Paul B. Roache, MD - Orthopaedic Specialist
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Rotator Cuff

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What is the Rotator Cuff?

The rotator cuff is a group of four muscles and their tendons of insertion that attach circumferentially around the shoulder joint to the upper most portion of the upper arm bone called the humerus. The shoulder joint itself is not a ball and socket joint, but rather the union of a large "ball" on one side with a shallow "dish" or saucer like surface attached to the scapula (or shoulder blade). The rotator cuff couples these structures together, providing both stability and mobility. Just above the rotator cuff lies a bony "roof" made up of the upper tip of the shoulder girdle called the acromion and the joint it makes with the clavicle (collar bone). Irregularities of these structures or the ligaments that attach to them can contribute to irritation of the underlying rotator cuff.

Mechanical wear and tear through repetitive overuse, recurrent trauma or injury, and muscle forces can result in localized injury to the rotator cuff tendon, which may then become inflamed and painful. Frequently, the shape of the overlying acromion and acromioclavicular joint may be prominent in patients with problems of the rotator cuff. This may be due to the patient's natural anatomy or it may be due to "wear and tear changes" resulting in formation of "bone spurs" along the front edge of the undersurface of the acromion and acromioclavicular joint. The rotator cuff may become squeezed between the humeral head and these overlying bony prominences as the arm is brought into elevation, resulting in damage to the rotator cuff through a process known as "impingement syndrome".

Signs and Symptoms of Rotator Cuff Disorders

Early stages of rotator cuff irritation are associated with some inflammation of the tendon itself, known as tendinitis. If wear and tear persists and damage continues, an actual erosion or degeneration of a portion of the thickness of the rotator cuff may result (either on the outer surface, the inner surface, or within the substance of the rotator cuff itself). This has been referred to as a "partial thickness rotator cuff tear". If the degenerative process continues unchecked, a complete erosion of a portion of the full thickness of the rotator cuff may result in what has been termed a "full thickness rotator cuff tear". With time and persistent damage, this tear may enlarge. Additionally, the tendon of a portion of the biceps muscle, which enters the shoulder joint just below the attachment of the rotator cuff, may also be worn and may rupture as part of this degenerative process. In some cases after longstanding tears of the rotator cuff have gone untreated, derangement in shoulder joint mechanics may result in arthritic changes of the actual shoulder joint known as a "cuff tear arthropathy".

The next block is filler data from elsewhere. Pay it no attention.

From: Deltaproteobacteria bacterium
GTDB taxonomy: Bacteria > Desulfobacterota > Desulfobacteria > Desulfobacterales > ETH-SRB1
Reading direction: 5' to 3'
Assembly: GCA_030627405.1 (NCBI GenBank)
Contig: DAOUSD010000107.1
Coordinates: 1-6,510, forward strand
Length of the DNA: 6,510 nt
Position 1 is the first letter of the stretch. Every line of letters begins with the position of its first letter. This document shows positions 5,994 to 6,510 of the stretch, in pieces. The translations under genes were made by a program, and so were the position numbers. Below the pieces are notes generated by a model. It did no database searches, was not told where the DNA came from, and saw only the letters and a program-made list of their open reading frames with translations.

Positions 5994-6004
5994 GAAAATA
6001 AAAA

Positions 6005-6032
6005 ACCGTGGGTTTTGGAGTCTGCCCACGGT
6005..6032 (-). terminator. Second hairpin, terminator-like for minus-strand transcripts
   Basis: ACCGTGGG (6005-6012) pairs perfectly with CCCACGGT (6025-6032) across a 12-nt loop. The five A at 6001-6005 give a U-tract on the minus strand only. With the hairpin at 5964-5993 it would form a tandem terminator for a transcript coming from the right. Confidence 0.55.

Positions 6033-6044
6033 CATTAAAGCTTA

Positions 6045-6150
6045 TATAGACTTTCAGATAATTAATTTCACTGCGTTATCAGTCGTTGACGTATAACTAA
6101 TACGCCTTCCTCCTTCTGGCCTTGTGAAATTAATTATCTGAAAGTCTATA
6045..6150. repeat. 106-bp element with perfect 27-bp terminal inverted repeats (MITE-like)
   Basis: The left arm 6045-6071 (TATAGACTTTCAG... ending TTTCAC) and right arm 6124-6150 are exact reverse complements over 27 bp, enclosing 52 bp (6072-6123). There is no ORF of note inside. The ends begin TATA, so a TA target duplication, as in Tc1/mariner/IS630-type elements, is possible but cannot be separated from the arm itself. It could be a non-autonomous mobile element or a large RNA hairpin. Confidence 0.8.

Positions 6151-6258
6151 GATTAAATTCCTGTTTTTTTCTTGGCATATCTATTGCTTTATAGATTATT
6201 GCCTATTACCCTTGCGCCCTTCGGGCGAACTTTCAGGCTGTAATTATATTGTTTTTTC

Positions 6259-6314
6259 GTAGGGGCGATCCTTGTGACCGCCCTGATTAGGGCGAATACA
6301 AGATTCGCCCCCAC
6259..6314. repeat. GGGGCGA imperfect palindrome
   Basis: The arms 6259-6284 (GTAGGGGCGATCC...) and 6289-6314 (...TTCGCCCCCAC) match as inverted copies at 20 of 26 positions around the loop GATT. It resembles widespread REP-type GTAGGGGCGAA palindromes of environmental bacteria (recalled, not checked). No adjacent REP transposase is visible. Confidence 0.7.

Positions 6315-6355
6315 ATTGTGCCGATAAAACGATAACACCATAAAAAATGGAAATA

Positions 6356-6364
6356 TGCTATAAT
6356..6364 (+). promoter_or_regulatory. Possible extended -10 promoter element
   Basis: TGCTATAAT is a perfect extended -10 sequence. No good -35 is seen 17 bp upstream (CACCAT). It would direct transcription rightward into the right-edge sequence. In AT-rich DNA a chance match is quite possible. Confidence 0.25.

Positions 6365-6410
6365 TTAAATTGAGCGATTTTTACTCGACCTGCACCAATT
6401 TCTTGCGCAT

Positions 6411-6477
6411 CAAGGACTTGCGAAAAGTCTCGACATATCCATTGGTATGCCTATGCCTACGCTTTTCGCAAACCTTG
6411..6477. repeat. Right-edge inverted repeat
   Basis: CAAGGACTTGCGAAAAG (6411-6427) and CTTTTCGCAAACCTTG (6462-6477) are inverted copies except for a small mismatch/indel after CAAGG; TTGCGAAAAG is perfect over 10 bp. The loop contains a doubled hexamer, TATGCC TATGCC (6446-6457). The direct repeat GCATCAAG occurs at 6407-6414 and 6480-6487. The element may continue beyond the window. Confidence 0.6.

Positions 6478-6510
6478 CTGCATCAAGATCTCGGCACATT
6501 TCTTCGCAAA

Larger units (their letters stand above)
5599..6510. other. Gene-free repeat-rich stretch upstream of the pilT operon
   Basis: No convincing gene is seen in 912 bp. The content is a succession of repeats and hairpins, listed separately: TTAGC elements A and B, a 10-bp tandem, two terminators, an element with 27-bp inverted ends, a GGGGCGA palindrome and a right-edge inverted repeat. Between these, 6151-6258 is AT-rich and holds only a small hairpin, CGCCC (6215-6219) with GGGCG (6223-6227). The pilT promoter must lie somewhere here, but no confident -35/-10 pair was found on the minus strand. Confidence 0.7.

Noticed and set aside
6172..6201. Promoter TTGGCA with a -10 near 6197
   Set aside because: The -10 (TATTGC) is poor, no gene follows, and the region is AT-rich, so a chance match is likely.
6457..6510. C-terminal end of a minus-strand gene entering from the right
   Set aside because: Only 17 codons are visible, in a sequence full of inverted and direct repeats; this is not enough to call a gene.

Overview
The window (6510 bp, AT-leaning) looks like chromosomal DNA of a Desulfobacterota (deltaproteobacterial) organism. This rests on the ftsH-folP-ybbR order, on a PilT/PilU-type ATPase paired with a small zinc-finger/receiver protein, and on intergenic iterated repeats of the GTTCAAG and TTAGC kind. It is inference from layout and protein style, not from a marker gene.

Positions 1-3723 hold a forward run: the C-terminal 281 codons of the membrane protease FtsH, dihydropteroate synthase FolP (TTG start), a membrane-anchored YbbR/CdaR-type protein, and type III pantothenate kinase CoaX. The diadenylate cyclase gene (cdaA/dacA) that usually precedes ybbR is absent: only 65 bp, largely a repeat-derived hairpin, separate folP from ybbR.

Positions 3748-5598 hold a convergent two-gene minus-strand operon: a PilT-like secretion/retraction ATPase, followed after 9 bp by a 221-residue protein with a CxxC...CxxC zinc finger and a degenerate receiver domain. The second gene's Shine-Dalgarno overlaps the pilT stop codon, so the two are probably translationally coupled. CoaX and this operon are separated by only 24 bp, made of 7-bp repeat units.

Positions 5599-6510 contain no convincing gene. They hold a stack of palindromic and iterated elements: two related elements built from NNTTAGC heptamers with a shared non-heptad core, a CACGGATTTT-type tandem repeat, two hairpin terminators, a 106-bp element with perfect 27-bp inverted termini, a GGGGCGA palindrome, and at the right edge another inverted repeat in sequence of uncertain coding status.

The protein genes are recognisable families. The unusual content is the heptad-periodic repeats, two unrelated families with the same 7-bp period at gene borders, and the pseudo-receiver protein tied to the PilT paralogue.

Pain in and around the shoulder region, sometimes with radiation down the upper arm or across the upper shoulder, especially related to movement of the shoulder, is the most consistent symptom. Pain with reaching overhead, reaching back to put an arm in a sleeve or reaching to the back seat of an automobile, pain with lifting a heavy object or when rolling onto the shoulder in bed are all common symptoms. Weakness is also a common complaint with difficulty externally rotating the arm, lifting objects, performing a sustained overhead activity or performing a throwing motion.

How are Rotator Cuff Disorders Diagnosed?

A careful history and physical examination by your physician combined with diagnostic tests such as x-rays and special imaging studies usually lead to a correct diagnosis.

Common Treatments for Rotator Cuff Disorders

Treatment is based on the degree of severity of the symptoms. The primary treatment is a combination of rest, anti-inflammatory medication and rehabilitation progressing from gentle mobility exercises through progressive endurance and strengthening exercises as tolerated. When this conservative management fails to relieve symptoms over a prolonged period of time, surgery may be indicated. The type of surgery depends on the severity of the symptoms and the extent of the pathology. Frequently in the earlier stages of rotator cuff disease, arthroscopy can be used to remove offending bone spurs and arthritic changes and removes some of the inflammatory tissue. Smaller tears of the rotator cuff may be repaired using arthroscopy or with a technique combining arthroscopy with minimally invasive open surgery. Larger rotator cuff tears usually require open reconstruction and in those cases with endstage arthritic changes of the shoulder, joint replacement may be indicated.

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